Liz Lidgett Quote Guest Blog
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A Small Business Owner’s Guide to Social Media During COVID

By Liz Lidgett

Liz Lidgett is the founder and CEO of Liz Lidgett Gallery and Design, a Des Moines-based art gallery that offers art sales and consultation services to local and national clients. Liz’s work can be seen on the walls of homes, businesses, and buildings throughout Des Moines, as well as in nationally-recognized design publications.

After years of working as an art consultant, I finally achieved a major dream of mine and opened an art gallery in 2019. I had a business plan, a set of goals with strategies to execute them and I had done all that I could to mitigate the inherent risks that come with opening a retail location. Like so many other things, all of that went out the window when a pandemic hit months after opening. As a small business owner, my focus shifted immediately to finding ways to make up the business that I lost when my gallery shut down. While the rest of my business has been disrupted, I have been able to find a new market for my business thanks to strategic social media during COVID. Instagram, in particular, has been a major driver of sales over these past uncertain months.

Liz Lidgett uses social media to build relationships with customers across the U.S. and connect them with art they love.

Reflect Your In-Person Experience Online 

Within two weeks of the pandemic beginning, and our gallery being shut down (along with all nonessential retail spaces in Iowa), we made the switch to a full e-commerce website

Our business is heavily reliant on relationships with our clients, so my main concern being able to provide the same service online that our clients expect in our retail space. I had a gut feeling that an e-commerce site was going to be important, but I had no idea just how important it would become. Our e-commerce site allowed us to keep making sales online, but we had to pivot even harder to social media and our blog to maintain relationships with our clients.

Our main efforts included interviews with artists through IGTV to introduce them to our audience, Instagram stories with videos of artwork each day, and the creation of a shop through Facebook and Instagram. Although our artwork can range from $100 to $10,000, we were still having large sales come through the website and our Instagram direct messages because the relationship aspect of our business didn’t change–it just moved online.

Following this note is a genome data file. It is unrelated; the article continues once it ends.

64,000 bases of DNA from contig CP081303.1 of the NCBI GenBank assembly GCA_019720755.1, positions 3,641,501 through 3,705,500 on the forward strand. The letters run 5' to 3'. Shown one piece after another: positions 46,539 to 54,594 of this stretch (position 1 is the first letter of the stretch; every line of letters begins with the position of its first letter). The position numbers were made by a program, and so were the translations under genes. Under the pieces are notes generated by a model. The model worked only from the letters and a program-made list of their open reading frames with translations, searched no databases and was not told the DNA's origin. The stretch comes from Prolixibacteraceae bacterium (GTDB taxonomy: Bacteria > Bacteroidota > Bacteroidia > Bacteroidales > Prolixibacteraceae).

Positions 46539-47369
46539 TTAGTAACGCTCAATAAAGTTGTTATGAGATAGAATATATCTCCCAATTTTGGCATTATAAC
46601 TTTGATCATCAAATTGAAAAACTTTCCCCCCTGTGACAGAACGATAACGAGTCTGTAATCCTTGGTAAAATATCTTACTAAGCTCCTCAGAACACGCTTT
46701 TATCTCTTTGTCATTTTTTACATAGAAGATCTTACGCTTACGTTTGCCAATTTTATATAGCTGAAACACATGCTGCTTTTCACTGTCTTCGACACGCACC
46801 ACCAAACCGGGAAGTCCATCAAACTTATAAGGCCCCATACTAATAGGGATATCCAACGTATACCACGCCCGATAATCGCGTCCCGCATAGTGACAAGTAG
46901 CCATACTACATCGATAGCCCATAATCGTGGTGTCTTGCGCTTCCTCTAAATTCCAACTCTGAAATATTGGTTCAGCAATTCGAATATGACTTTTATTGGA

Make a Connection

Tina, our director of operations, or I appear on our social media frequently. We talk to the camera, giving our personal thoughts and feelings about an artwork, expressing our genuine excitement about an upcoming show, or just showing our immense gratitude for our customers. 

When someone in New York makes a $2,000 purchase from a gallery in Iowa they’ve never been to, trust is an important factor. Because we show our faces and share our thoughts frequently there is a connection with our followers. People can’t come into the gallery in the same way they could before COVID, but I can still build trust with them. 

Our clients trust that we will package their purchases with care, or answer their questions in a timely manner because we show ourselves doing that on Instagram stories. They know they can pick up the phone and be familiar with the voice on the other end. 

The pandemic has accelerated and digitized something I believed in at the founding of my business. I put my name on the gallery, not out of ego, but because I want people to know who they are buying art from. Social media helps me do that.

Small business owners should think about how they can extend their in-store experience to social media in order to keep customers engaged.

Getting Started is Easy

Ultimately, I believe that social media has been a major factor in our survival throughout the pandemic. If you are a business owner, or you help run an account, I have a few pieces of advice for you. 

  1. Talk to the camera
    It may feel uncomfortable at first, but practice makes perfect. Pro tip: no one will know if you have to restart the video 72 times until you get it right–but it also doesn’t have to be perfect. Your clients and customers want your videos to feel real, so share your passion and let your true personality shine.
  2. Frequency is important
    I create a quick video whenever I’m in the gallery. I spend 5-10 minutes creating videos for Instagram each day and it has resulted in thousands of dollars of sales during the pandemic.
  3. Ask questions and create engagement
    If you have questions about which items to stock or sales that you might run, ask your audience in a poll. Ask your audience for questions they may have about your business for potential content ideas. Instagram and Facebook give you this amazing direct connection with people who follow you and are interested in your business—all for free—so use that to your advantage.

Strategic social media marketing during COVID has carried us through uncertain times with little to no addition to our budget. Any business has the ability to make true and authentic connections with your clients through social media and online marketing and I encourage you to start today.

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